realize that you can no longer simply sit there and do nothing. You can not
just stand idly by and wait for some one else to do something. While I
understand the position of those who protested the sharing of the video, I
do not know that we had much choice. Seeing the video is what prompted my
outrage, an oral or written narrative would have been far less effective.

Another group has suggested that the victim brought this upon herself. What
did she expect? It serves her right. It is unfair that these poor students
lost cellphones and a laptop through her theft. What about their project
work for school that was saved on the laptop? To this group I have one
question. Is it their intention to suggest that a human life, the dignity of
another human being and the sanctity of womanhood is no more significant to
our Ghanaian society than the value of some cellphones and a laptop? Do we
know that she is in fact guilty of the allegations leveled against her. I
vigorously reject the notion that unprovoked and wanton violence that is not
in self-defense and dehumanizes any one is ever justifiable, under any
circumstance.

Yet another group argues that this has been going on for ages. Mob justice,
they say, is nothing new in Ghana, but now that it is a woman people want to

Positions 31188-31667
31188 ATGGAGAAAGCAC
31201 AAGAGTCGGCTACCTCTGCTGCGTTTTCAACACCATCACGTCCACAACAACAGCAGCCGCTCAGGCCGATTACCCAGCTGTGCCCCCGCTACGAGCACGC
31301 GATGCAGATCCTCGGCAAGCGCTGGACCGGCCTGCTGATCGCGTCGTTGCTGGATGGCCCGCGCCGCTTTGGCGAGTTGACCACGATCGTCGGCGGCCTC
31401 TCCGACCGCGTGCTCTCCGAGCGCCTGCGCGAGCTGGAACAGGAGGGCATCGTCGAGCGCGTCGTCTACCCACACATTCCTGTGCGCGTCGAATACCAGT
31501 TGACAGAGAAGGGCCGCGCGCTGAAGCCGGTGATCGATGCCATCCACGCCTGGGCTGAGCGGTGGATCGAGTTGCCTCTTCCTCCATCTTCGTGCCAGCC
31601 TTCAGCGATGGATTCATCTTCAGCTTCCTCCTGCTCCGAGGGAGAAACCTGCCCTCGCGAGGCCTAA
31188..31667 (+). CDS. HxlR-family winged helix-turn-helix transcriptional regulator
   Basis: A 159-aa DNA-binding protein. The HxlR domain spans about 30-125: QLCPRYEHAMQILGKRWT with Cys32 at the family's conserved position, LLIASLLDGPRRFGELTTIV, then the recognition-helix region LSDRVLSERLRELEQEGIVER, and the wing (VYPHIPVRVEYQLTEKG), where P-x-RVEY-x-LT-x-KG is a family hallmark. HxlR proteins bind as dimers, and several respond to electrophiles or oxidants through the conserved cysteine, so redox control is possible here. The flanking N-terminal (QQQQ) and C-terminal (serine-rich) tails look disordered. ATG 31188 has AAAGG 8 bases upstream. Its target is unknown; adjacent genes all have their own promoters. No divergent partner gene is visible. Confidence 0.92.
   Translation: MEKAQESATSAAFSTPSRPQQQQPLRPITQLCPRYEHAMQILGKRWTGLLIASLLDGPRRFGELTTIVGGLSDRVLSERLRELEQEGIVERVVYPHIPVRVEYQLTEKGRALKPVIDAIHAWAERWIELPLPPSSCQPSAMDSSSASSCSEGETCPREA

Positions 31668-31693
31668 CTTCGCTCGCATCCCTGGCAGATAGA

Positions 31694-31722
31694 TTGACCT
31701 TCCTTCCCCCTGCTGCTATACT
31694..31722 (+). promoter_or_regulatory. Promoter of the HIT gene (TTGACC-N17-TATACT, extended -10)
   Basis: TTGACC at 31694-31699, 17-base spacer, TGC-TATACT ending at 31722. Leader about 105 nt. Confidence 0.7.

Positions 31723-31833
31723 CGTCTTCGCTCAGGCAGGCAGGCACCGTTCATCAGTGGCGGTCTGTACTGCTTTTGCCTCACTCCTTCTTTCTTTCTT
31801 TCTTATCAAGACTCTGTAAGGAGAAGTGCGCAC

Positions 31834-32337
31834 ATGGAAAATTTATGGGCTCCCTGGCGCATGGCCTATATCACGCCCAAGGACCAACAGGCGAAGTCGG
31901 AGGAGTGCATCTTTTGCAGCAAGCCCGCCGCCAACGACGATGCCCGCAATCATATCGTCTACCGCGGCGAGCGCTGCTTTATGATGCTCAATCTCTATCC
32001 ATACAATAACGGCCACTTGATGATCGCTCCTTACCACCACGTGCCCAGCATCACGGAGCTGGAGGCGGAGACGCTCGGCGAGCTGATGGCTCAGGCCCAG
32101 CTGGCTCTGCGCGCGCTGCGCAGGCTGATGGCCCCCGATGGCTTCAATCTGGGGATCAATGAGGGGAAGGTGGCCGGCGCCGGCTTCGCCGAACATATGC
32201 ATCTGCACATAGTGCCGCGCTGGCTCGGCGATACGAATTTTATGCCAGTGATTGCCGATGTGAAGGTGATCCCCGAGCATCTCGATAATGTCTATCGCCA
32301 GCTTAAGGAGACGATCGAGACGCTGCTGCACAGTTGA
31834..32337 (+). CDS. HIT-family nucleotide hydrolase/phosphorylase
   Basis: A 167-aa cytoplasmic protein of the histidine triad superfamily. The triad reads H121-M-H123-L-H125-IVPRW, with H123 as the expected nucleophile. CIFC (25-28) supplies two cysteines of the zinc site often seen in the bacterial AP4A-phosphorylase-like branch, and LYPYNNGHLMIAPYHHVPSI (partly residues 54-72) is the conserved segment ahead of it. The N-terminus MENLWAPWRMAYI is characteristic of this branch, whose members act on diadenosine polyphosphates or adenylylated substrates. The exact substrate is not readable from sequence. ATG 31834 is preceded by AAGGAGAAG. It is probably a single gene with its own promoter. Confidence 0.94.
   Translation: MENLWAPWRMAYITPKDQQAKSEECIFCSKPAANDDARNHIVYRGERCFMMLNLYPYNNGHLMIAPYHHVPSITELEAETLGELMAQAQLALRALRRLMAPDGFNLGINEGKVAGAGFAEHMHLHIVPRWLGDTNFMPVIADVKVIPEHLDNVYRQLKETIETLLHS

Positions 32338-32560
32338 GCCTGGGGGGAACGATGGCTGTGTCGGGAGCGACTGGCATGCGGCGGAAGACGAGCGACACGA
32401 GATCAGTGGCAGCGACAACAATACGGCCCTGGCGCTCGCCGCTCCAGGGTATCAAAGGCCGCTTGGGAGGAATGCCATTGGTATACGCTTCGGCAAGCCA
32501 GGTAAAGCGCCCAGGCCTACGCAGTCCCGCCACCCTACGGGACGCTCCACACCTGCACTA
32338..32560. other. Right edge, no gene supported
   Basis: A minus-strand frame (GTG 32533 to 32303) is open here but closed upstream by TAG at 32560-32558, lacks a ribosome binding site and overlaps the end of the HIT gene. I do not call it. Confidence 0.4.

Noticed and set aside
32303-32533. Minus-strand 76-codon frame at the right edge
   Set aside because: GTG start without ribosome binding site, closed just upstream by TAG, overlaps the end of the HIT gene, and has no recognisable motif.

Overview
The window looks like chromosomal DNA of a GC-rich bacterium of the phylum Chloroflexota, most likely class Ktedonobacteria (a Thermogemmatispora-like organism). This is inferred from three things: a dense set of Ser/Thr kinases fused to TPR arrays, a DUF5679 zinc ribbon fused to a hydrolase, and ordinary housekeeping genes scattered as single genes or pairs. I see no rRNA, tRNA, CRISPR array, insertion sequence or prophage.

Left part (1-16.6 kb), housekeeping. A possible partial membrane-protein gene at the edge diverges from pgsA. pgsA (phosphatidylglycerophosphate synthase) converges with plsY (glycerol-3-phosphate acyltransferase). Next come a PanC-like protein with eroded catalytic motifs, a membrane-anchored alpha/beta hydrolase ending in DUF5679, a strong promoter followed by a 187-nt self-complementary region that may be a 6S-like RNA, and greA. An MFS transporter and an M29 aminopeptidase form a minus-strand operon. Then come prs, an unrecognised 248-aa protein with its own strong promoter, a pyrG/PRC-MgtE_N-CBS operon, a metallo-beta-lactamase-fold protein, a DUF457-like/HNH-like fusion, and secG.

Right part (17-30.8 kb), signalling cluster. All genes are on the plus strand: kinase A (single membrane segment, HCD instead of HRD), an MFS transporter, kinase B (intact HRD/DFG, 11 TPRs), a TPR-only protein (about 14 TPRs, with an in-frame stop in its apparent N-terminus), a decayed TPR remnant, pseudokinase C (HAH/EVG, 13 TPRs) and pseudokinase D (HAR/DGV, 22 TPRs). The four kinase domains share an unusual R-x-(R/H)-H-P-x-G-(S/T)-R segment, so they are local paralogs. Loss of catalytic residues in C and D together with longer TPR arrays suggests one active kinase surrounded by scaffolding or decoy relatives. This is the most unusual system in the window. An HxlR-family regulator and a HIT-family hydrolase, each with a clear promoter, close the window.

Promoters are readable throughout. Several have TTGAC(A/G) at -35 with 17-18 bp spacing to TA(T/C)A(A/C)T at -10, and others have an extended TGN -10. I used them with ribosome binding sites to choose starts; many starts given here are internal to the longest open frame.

make this bigger than it is. Why do we care now? To that I have this
response. When I was a boy, I heard stories about mob justice. I could do
nothing. I felt powerless and filled with fear. Now I am a man. I can do
something. I am not afraid. The point is, mob violence against any person is
wrong. I would have felt the same sense of outrage, had the video been one
in which a man was attacked and molested by residents of Volta Hall. I hope
we can agree that wanton violence against a woman is wrong. Wanton violence
against a man is wrong. Wanton violence against any of us is wanton violence
against all of us. That can not be allowed to stand. Shall we stop trying to
solve our current and future problems merely because we failed to solve
similar problems in the past?

There's that group that wishes to make this about political affiliation.
There is not one notion that could be more wrong. I reject with absolute
contempt the idea that we should let our response be governed by our
political affiliation. This is about all of us. This is about all Ghanaians.
This is about the nature of the society we wish to leave behind for our sons
and daughters. This is about the reverence with which we should treat our
mothers and our fathers. This is about the respect we should have for one
another as children of our Motherland, Ghana. This is about seeking to make
our country a more just and equitable one because of our difficult history.
This is about revering the sacrifices that others have made on our behalf.
This is not about ideology. It is not about ethnicity. It is not about
religion. It is not about gender, and it most certainly is not about the
current state of our political dialogue. This is about us, all of us, all
Ghanaians.